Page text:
The benefits of volunteering can be quite diverse. In relation to your MBA application, the direction of your career or even your personal development, choosing to volunteer for a cause you are passionate about can contribute a lot to a positive outcome.
Very often, students and even graduates avoid volunteering because they just cannot understand why they would work for free for anybody, especially when they come from very privileged homes. However, volunteering is not just about working for free; it is about self-improvement and about giving rather than receiving. It is about learning more than you earn. Perhaps the situation is different for those who find out they have a certain skill or talent and who manage to develop it well enough to ask for payment. But what about those who are not that lucky?
Organisations that are looking for work experience want to know about the kind of person you are and the only way they can find out is by looking at your level of commitment to projects you assign to yourself or projects assigned to you. The human resources managers for instance want to be able to say that “James started working at Sunshine Pharmaceuticals as a volunteer administrator and HR assistant while he was in his 2nd year of school and he rose steadily through the ranks to become the Human Resources Manager when he was in his final year, while still maintaining a GPA of 4.0/5.0.” That speaks volumes about the kind of person James is. It tells them he is focused, has great time management skills, and can handle a leadership position without much supervision. It tells them that even though he was not paid much, he still excelled at both work and school, all the more so when the money started to roll in. Nowadays, companies do not just employ people because of their grades but also want to know how positively they would influence the workflow.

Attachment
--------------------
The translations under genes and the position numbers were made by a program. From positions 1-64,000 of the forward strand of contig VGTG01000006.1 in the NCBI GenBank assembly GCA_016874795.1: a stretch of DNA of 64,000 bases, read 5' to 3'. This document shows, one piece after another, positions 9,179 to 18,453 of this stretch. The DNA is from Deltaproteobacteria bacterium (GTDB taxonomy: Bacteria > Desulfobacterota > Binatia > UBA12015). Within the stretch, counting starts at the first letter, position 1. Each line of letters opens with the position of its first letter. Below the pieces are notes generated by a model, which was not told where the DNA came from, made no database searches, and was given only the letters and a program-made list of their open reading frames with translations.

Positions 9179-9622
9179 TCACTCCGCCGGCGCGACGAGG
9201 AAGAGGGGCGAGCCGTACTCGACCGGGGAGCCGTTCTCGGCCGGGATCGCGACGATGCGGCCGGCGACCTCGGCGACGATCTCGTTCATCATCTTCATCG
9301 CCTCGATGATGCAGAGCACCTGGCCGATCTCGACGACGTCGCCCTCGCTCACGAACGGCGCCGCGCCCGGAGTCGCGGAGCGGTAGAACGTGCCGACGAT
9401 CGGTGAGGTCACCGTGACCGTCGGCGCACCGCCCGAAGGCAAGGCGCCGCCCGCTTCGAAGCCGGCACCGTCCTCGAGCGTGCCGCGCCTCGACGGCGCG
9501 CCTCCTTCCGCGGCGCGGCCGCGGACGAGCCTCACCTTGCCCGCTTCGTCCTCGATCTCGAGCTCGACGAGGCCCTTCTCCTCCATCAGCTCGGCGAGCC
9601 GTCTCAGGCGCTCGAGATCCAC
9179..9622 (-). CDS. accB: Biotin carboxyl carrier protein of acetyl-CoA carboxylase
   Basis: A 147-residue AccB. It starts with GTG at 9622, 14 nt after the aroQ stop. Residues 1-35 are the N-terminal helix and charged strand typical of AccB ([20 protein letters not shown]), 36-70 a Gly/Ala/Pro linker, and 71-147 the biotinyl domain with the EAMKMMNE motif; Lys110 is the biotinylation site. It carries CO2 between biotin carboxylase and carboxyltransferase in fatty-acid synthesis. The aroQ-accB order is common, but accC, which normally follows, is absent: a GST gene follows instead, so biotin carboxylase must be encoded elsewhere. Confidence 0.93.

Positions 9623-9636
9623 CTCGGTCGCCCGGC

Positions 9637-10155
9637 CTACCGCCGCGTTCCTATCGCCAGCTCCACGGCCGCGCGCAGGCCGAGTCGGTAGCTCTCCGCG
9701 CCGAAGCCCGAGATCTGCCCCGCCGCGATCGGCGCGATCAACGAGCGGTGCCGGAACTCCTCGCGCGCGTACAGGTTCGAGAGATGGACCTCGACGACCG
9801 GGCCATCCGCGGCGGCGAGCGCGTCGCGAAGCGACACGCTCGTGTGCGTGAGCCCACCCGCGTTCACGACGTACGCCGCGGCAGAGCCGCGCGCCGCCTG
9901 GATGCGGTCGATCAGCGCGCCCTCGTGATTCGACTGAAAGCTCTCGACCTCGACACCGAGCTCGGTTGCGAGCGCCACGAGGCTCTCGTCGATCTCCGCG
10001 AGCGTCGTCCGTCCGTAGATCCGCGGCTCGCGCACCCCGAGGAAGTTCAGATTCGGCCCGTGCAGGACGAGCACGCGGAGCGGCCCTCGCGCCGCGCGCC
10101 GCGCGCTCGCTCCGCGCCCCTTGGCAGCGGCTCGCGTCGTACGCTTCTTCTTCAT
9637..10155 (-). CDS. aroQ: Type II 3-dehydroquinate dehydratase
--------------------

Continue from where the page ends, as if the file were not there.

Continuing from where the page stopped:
To get a clearer view on the subject, let’s define volunteering.
According to Wikipedia, volunteering is an altruistic activity where an individual provides services for no financial gain and it is renowned for skill development. Volunteering is also intended to make contacts for possible employment.
The benefits of volunteering include:
- Putting you out there in the field and enabling you to build your portfolio;
- Increasing your social network – your “connections”;
- Building your social skills;
- A sense of purpose;
- Discovering hidden talents;
- A great way to gain career experience as volunteering teaches you valuable job skills.
But first, before starting to volunteer, it is important to ask yourself:
What do I love doing?
How can my talents be useful to this organisation?
How can I manage my time so I'm not overwhelmed?
What are my goals and objectives, i.e. what do I want to gain from this volunteering experience?
How would volunteering for this organisation build/enhance my career?
When you volunteer, you reduce the risk of having to change careers later on because you would have been able to decide what you want to pursue career-wise and what kind of personal brand you would like to build. While volunteering, it is important for you to stand out, stay connected, build relationships, be passionate, and learn more about the organisation, but at the same time it is also important not to lose sight of the main reason for your studies, which is your degree. You are first a student, second a volunteer.
There is a time to learn more than you earn… use that time well.
This article was kindly provided by MyJobMag.